If you haven’t read Anya Khalamayzer’s piece in GreenBiz on Starbucks’ sustainability bonds yet, I encourage you to. It presents a very nice summary of the state of coffee sustainability today–what our sector is trying to do, why it’s urgent, how it relates to customers’ expectations, and how it connects to the bottom line.
I enjoyed the piece, but it felt incomplete. She identifies “protecting coffee suppliers against child labor, wage and health and safety violations, as well as working to combat the environmental risks of coffee farms, such as water inefficiency, soil degradation and deforestation,” as the goals of Starbucks’ sustainability strategies. I think most of my colleagues in the sector would generally agree with that as a broad outline of what we’re all trying to do. But, while the thrust of the article is focused on the overarching strategic goals of coffee sustainability work and innovative ways of paying for it, there’s not a word about how we implement it.
The gap is no fault of hers. I suspect she left it out because we as a sector don’t talk about it. Our press releases don’t explain the benefits of cover crops, and our websites don’t extol the benefits of farmer organizations. Our research reports may grapple with the fact that doing this work well is difficult, costly, and in conflict with the short-term focus that increasingly dominates our industry, but our public-facing work never does. Instead, we talk about five years plans and anticipated impact, and trumpet the big round numbers of farmers reached. But we never stop to explain to the public, “which farmers, and reached with what?”
I could be charitable and say it’s because the implementation tactics are technical and dry; we know that soil health doesn’t make for good storytelling. Or I could be cynical and say that we don’t talk about the tactics because we know that, as a sector, we’re too often taking the easy way out; spending hundreds of millions annually on certification premiums that barely register on farmers’ bottom lines. We focus on numbers of bags certified and numbers of farmer reached, the numbers that translate easily into marketing materials. We know how to meet those numbers, and we know that they will sound meaningful to our customers.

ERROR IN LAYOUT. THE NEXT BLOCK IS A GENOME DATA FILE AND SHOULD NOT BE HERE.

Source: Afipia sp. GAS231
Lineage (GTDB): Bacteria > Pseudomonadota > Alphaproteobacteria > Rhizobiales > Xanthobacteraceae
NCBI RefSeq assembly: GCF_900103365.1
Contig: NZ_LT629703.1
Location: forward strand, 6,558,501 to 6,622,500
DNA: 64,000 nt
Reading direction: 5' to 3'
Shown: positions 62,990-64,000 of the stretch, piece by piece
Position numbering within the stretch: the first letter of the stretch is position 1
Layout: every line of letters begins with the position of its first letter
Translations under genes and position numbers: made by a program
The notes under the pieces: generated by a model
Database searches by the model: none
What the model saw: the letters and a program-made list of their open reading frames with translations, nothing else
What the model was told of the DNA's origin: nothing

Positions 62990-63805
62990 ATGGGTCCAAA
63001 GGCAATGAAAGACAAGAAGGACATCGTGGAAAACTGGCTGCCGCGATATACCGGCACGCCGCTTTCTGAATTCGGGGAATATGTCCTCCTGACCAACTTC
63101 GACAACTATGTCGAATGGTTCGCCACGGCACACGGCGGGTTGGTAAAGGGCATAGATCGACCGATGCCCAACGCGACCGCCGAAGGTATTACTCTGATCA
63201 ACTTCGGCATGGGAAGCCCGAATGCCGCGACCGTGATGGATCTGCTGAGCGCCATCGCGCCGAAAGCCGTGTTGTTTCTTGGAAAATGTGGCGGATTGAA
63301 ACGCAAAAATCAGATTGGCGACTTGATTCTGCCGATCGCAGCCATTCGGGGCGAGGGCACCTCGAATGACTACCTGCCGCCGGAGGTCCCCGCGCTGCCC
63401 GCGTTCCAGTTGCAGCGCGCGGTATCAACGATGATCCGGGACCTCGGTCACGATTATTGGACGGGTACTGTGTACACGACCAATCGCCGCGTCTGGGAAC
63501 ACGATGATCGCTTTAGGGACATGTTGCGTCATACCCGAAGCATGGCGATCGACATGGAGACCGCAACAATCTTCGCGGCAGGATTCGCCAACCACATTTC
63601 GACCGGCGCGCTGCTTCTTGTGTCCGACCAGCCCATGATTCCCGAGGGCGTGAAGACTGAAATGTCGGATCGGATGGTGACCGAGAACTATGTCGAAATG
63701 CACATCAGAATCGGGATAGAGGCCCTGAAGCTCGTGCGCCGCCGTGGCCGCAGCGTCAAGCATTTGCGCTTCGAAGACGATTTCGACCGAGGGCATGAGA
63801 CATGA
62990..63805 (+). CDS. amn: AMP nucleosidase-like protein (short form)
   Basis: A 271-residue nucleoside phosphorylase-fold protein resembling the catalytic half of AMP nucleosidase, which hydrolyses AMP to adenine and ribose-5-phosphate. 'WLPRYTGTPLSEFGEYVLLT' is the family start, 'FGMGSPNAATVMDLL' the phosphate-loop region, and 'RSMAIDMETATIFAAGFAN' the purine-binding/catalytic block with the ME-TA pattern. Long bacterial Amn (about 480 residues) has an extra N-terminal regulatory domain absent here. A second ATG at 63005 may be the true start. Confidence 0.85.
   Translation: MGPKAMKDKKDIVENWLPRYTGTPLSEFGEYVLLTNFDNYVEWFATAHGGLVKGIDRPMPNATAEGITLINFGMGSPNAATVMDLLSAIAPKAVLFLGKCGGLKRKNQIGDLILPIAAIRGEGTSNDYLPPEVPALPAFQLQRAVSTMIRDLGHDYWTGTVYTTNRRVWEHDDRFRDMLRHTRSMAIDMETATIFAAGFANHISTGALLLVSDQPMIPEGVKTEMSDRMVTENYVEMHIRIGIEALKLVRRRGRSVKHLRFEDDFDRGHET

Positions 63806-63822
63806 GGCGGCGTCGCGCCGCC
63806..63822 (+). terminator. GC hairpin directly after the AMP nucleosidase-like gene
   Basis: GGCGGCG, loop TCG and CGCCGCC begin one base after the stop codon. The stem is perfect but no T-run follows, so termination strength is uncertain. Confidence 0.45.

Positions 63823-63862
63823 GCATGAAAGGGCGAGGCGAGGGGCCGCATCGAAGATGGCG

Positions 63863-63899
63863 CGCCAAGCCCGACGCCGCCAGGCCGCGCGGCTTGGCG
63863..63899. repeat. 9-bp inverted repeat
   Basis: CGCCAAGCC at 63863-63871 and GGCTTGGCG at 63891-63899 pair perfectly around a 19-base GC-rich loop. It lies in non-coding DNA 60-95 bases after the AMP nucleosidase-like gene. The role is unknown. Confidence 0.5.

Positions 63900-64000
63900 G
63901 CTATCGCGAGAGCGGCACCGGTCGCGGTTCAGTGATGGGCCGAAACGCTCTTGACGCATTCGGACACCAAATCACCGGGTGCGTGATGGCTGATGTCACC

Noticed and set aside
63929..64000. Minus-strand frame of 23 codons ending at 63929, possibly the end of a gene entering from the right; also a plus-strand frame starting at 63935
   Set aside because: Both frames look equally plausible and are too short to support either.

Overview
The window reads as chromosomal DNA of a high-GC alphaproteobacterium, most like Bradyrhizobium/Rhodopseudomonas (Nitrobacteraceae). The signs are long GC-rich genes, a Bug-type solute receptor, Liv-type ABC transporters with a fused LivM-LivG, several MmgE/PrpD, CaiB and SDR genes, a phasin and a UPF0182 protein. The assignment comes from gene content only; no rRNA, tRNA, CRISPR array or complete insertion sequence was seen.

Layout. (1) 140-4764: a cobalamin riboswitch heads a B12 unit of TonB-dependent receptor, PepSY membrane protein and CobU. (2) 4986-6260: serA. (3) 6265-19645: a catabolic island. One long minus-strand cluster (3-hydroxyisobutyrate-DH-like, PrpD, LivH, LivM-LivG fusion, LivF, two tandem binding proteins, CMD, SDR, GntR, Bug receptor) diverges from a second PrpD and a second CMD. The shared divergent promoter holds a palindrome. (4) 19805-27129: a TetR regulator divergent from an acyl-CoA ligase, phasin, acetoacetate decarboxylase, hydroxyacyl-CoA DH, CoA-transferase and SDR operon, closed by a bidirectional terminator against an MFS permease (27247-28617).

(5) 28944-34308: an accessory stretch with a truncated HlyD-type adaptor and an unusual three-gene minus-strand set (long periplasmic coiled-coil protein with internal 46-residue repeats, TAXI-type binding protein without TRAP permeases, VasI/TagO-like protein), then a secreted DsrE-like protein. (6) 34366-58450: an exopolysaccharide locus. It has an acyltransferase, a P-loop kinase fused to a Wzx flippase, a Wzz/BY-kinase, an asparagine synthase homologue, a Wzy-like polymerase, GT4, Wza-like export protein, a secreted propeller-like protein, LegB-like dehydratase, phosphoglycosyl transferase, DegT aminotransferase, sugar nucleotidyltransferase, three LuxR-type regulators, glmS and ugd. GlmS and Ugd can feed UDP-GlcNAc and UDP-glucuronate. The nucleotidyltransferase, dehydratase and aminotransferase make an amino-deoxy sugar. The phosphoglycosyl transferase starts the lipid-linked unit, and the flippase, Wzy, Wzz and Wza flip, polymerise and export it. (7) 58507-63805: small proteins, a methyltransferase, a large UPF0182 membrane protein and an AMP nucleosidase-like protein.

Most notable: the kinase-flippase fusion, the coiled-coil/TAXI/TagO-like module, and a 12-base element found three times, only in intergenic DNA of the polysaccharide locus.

But we’re ignoring the most difficult work that could have the greatest impact on the lives of farmers and the future of our crop.
Here’s something we know but rarely talk about: 70% of farmers worldwide still yield only about 4 bags per hectare, which is 17% of the rate of the most productive farmers. That 70% isn’t the group that most sustainability programs serve, though. Most programs work with the farmers who are already organized, who can quickly and efficiently implement new techniques.
We shouldn’t ignore the farmers who are already further along, by any means, but we as a sector must reckon with the fact that our sustainability programs, as currently organized, ignore the overwhelming majority of farmers, and especially the farmers that most need our support. We can achieve our short-term metrics by focusing on the already-organized farmers, but our long-term goals depend on our ability to reach that 70%.
Let’s begin by trusting ourselves, and our customers. We can work in more thoughtful ways, taking on the biggest challenges in our sector and pushing ourselves to reach that 70%; we just need to trust that our stakeholders will give us the flexibility to do the more difficult work even when it costs more per farmer. We can lift the veil back a bit more, showing customers the real challenges that remain and the limitations of what we’ve done to date; we just need to trust that our customers will respect our decision to value quality of impact over quantity of engagement.
Let’s begin by trusting in our own ability to shoot for, and reach, the lofty ideals we talk about.
Follow Jan von Enden on LinkedIn.